1) LOL!!!!!! Your wife sounds like mine. Usually a bit sceptical until she tastes what I have made. She is polite and will eat it even if it was a bomb, but when I hit the mark. Oh then she will really let you know. The best feedback I get is from my teenage kids. They don't hold back!!!!!

2) I love the details to your documentation..... I get long winded, so I usually hold back a bit.. Ok a lot... I may have to let go a bit.......

3) I will have to try your sauce. I love balsamic, especially aged balsamic. It brings a nice tart, but sweetness to any dish. Near where my parents live there is a store called From Olives and Grapes. It sells imported EVOO and aged balsamics. They have the normal stuff, but they also have infused 18yr balsamics that are amazing. I took my oldest daughter there and she got to taste a bunch of them and we had to buy a few bottles. There web site is www.fromoilvesandgrapes.com , they do ship for free if you buy a case.

Great job! Keep it going.

 

1) Yeah, my spouse had me a little on edge when she voiced her first perception of the sauce, before it landed on the meat. So, I was very diligent to not over-use it when I finally got it all together. I figured if I add what looked like a light, but even coating, then taste and add more if I thought it was weak, would be the safest route...turns out, that was exactly how it should have been done all along. Use it like a final seasoning, to taste, which is really what the sauce is intended for, after all. I knew I could please everyone's taste here with it as long as I didn't go over-board with the sauce. Some may like to use it quite heavy, but that would defeat the whole purpose, as it would cover-up the natural smoke and beef flavors.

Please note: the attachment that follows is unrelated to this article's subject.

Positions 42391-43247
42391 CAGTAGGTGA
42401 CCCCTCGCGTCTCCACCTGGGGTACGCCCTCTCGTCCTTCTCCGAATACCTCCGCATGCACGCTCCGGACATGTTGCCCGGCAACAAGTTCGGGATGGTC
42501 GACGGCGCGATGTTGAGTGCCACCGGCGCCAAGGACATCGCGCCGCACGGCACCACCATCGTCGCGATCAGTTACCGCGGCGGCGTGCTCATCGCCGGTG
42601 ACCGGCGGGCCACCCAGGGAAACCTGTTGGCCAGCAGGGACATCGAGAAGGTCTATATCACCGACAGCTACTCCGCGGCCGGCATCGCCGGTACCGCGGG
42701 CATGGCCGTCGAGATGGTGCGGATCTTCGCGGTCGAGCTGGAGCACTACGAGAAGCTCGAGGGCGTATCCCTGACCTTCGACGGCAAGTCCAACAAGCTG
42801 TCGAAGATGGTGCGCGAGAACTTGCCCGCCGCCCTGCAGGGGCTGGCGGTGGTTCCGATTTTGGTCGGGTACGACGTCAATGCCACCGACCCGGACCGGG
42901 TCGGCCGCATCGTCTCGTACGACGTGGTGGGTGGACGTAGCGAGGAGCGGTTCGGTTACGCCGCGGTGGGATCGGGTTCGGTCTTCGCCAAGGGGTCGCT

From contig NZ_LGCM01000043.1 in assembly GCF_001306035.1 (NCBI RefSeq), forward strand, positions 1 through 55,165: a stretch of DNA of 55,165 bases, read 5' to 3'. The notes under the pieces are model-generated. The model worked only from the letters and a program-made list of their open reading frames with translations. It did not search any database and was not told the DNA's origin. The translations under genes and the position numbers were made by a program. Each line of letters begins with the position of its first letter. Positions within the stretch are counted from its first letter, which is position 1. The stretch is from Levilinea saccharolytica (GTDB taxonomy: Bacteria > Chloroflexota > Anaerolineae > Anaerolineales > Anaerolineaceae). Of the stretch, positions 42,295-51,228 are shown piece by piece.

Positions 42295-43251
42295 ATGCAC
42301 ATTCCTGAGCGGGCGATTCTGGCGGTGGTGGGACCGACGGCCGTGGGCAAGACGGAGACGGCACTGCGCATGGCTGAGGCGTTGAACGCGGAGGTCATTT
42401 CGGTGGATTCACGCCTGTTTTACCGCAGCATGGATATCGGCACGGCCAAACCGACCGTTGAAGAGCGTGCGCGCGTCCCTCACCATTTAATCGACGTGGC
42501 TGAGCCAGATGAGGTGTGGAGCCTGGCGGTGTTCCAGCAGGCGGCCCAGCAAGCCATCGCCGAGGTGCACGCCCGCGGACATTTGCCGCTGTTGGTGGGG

2) Thanks, hey, believe me, I get long-winded a lot myself...I probably did hold back a few things here. Probably because this isn't my first chuckie smoke, or my first dry smoke chamber run. The finishing sauce was another of my spur-of-the-moment creations...while the chucks were on their first hour in and the smoke was running smooth, I sat here at my desk and began to ponder the possibilities of how to make this simple, currently non-enhanced smoked beef into something more...something above the average pulled beef...deliciously tempting, yet simple in form...something I would want to make again and again. Well, the finishing sauce recipe took me about 10 minutes to put together, with the cherry and balsamic first on the list. I still don't even know for sure what prompted the whole idea...maybe just the basic thought that I needed a way to make the flavors stay with the meat and not pull natural moisture from it after it's pulled. And, never having used a finishing sauce before, but knowing that many do, for pulled pork especially, I guess I entertained the idea that it must be worth a shot. While I was grinding it all up (cherries took the longest), I kept thinking about what goes good with beef and smoke. I added the onion powder (fresh ground, btw) and cinnamon last, using both to give a subtle sweetness in the background. With a quick taste of the dry ingredients after smelling it, I knew it would be good with the balsamic and tart cherries. Anyway, this is how I really like to roll with cooking...sort of stumbling into ideas that I just can't resist the urge to try and make it all come together. Unfortunately, I rarely have repeats when I cook..just too many things come up that I want to try, even if it's just a twist from something I did a while back to make it a little better than before...that's the experimenter in me...usually I'm on a quest of some sort, but it's always a good experience...and with few exceptions, very good eating.